Vitamin A, also known as retinol, is essential to the formation of visual purple in the retina, which allows vision in dim light. Beta carotene, the precursor to vitamin A found in vegetables, has antioxidant properties, meaning it protects cells from the toxic damage of oxidation.
Supports night vision
Prevents drying of the cornea
Helps to reduce the risk of various forms of cancer.
A key element for the growth of bones, teeth and soft tissues
Gives support respiratory system
Helps to maintain healthy immune function
Aids treatment of acne, psoriasis and other skin conditions
Maintains healthy blood sugar balance
Vitamin A is a fat-soluble vitamin
Two different types of vitamin A are found in the diet. Preformed vitamin A is found in animal products such as meat, fish, poultry and dairy foods. The other type, pro-vitamin A is found in plant-based foods such as fruits and vegetables. The most common type of pro-vitamin A is beta-carotene.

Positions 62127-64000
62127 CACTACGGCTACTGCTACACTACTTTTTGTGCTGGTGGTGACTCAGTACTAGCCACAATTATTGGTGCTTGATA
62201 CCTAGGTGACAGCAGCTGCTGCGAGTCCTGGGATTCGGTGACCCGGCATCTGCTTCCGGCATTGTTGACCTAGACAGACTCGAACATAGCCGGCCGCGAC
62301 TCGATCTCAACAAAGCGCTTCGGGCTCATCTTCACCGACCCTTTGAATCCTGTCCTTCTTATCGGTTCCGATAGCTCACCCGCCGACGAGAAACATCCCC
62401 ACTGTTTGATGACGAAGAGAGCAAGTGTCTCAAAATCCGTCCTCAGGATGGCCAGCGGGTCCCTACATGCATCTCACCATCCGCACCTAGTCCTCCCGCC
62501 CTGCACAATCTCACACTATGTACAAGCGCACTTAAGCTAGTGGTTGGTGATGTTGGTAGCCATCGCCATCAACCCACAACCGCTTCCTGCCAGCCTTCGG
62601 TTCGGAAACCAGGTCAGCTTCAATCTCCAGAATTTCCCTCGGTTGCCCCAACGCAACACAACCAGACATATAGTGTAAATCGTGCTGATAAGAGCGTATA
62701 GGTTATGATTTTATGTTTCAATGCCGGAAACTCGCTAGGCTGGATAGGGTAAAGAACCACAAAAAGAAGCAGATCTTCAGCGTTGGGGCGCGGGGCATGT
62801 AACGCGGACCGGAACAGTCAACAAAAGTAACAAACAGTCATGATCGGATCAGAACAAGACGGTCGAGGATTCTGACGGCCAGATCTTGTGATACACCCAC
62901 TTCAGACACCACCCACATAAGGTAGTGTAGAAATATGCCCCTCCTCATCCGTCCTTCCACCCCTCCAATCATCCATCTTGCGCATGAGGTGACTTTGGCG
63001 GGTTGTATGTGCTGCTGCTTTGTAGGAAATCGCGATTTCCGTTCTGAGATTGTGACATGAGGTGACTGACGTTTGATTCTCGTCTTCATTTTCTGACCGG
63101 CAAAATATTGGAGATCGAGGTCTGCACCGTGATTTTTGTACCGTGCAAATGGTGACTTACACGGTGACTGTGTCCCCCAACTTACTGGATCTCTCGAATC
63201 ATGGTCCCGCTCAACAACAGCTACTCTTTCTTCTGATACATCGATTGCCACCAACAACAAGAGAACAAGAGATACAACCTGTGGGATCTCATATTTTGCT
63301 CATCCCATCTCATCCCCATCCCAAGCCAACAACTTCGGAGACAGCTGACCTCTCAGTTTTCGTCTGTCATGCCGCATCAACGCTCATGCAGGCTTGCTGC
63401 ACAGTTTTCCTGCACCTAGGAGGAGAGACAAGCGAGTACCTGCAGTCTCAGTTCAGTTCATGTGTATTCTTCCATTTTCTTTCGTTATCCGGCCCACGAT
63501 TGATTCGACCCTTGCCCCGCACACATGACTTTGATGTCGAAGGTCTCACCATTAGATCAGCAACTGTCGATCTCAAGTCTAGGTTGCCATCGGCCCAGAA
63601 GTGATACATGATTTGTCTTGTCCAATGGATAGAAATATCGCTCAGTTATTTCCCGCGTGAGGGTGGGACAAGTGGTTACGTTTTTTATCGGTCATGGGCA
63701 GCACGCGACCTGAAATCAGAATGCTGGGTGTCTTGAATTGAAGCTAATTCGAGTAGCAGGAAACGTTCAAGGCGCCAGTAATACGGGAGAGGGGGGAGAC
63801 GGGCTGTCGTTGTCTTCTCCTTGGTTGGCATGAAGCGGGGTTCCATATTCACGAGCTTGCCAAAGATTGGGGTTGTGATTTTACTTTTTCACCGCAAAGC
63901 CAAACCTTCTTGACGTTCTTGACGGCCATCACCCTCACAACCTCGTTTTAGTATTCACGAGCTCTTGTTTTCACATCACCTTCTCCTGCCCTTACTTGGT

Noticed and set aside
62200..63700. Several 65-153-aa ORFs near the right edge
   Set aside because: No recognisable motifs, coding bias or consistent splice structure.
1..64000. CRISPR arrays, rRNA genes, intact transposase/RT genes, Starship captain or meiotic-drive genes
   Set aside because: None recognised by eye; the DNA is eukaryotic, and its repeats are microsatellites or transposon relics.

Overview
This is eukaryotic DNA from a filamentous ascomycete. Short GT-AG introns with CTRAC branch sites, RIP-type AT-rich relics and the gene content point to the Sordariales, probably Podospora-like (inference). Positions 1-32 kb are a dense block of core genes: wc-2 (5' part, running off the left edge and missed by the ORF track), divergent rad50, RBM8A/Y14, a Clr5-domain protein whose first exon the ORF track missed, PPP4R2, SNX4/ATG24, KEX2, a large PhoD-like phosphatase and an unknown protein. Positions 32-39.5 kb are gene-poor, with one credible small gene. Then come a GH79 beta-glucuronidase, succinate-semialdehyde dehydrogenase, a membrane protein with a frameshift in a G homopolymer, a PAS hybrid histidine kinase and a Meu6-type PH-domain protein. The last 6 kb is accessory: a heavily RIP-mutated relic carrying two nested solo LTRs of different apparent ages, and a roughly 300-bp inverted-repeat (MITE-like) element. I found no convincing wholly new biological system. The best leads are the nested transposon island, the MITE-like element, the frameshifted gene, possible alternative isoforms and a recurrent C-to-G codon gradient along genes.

Vitamin A helps form and maintain healthy skin, teeth, skeletal and soft tissue, mucous membranes, and skin. It is also known as retinol because it produces the pigments in the retina of the eye.
Vitamin A promotes good vision, especially in low light. It may also be needed for reproduction and breastfeeding. Retinol is an active form of vitamin A. It is found in animal liver, whole milk, and some fortified foods.
Carotenoids are dark-colored dyes (pigments) found in plant foods that can turn into a form of vitamin A. There are more than 500 known carotenoids. One such carotenoid is beta-carotene.
Beta-carotene is an antioxidant. Antioxidants protect cells from damage caused by substances called free radicals. Free radicals are believed to contribute to certain chronic diseases and play a role in aging processes. Food sources of carotenoids such as beta-carotene may reduce the risk for cancer.